If you're like many expectant parents, you may be eager to get an answer to the ever-pressing question: is my baby a boy or a girl? Ultrasound is the gold standard for determining a baby's sex, but it can be fun to try at-home gender prediction tests.
There are plenty of old wives' tales that people use to guess the sex of their baby, including the popular ring gender test. Learn how to use this fun at-home test to predict whether you're having a boy or a girl.
When to Use The Ring Test
The ring gender test can be done at any point in your pregnancy. Exactly when you do it and who you choose to share the experience with is up to you. You may want to do the test at home alone with your partner, or ask family and friends to get in on the fun at your next get-together.
You may also want to turn the ring gender test into a baby shower game, asking guests to guess what the baby's sex will be before performing the ring test and other at-home gender prediction tests at the gathering.
Ring Gender Test Instructions
The ring test, also called the pendulum gender test, is a simple and safe method to predict your baby's sex. To perform the test, you'll need:
- Ring. The ring should belong to the pregnant person. Many people use their wedding ring, but another ring that holds sentimental value can be used.
- String. If you don't have string or thread handy, a strand of hair will do.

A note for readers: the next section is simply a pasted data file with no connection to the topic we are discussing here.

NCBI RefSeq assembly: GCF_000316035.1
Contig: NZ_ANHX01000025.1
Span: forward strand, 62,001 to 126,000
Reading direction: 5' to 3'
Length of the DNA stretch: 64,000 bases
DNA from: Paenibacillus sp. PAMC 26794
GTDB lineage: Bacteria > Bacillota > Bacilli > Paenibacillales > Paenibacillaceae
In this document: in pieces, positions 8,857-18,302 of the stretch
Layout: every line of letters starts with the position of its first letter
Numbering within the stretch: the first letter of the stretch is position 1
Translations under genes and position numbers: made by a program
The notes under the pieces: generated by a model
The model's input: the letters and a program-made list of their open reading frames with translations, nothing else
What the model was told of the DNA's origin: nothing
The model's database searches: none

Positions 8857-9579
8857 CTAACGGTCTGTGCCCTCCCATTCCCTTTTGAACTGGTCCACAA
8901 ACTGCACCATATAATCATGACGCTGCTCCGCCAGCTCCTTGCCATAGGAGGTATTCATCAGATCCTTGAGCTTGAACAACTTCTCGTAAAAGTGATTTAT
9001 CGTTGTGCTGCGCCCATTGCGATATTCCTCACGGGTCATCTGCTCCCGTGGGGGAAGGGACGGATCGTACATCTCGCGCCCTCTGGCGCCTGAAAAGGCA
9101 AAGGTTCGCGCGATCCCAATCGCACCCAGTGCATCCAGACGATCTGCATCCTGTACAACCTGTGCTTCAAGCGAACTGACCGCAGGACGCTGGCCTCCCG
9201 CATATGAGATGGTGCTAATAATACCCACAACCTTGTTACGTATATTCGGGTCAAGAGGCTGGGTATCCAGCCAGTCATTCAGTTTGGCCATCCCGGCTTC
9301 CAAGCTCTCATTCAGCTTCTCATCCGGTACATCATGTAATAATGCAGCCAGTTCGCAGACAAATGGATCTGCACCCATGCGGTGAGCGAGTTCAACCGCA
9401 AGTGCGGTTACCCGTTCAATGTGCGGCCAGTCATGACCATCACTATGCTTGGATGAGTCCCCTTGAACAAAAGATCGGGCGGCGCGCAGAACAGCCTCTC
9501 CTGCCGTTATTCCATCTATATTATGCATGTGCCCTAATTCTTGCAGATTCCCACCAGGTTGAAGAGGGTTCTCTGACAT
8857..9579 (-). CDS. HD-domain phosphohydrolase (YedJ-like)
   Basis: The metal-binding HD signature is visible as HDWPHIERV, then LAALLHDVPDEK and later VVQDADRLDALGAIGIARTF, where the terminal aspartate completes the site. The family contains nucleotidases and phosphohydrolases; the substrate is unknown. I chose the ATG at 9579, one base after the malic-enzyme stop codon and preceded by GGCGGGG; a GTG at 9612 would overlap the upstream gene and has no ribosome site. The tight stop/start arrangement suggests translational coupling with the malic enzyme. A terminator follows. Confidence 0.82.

- A pregnant person
- A friend or family member assist with the test
Once you have your supplies, follow these steps to perform the ring gender test:
- Attach the ring to a string or strand of hair.
- Have the pregnant person lie down on their back.
- Hold the string so that the ring dangles over the expectant parent's abdomen.
- Allow the string to move on its own without any intentional movements or swinging
- Wait for the string to move on its own without interfering or intentionally swinging it.
- The ring should move in either a back-and-forth motion like a pendulum or in a circular motion, depending on the sex of your baby.
How to Interpret Ring Pregnancy Test Results
You can use the results of the test to guess the baby's gender. The results can also be used to guess the number of babies you might have.
Interpreting ring gender test results is straightforward:
- If the ring moves in a back-and-forth, pendulum-style motion, the baby is a boy
- If the ring moves in a circular motion, the baby is a girl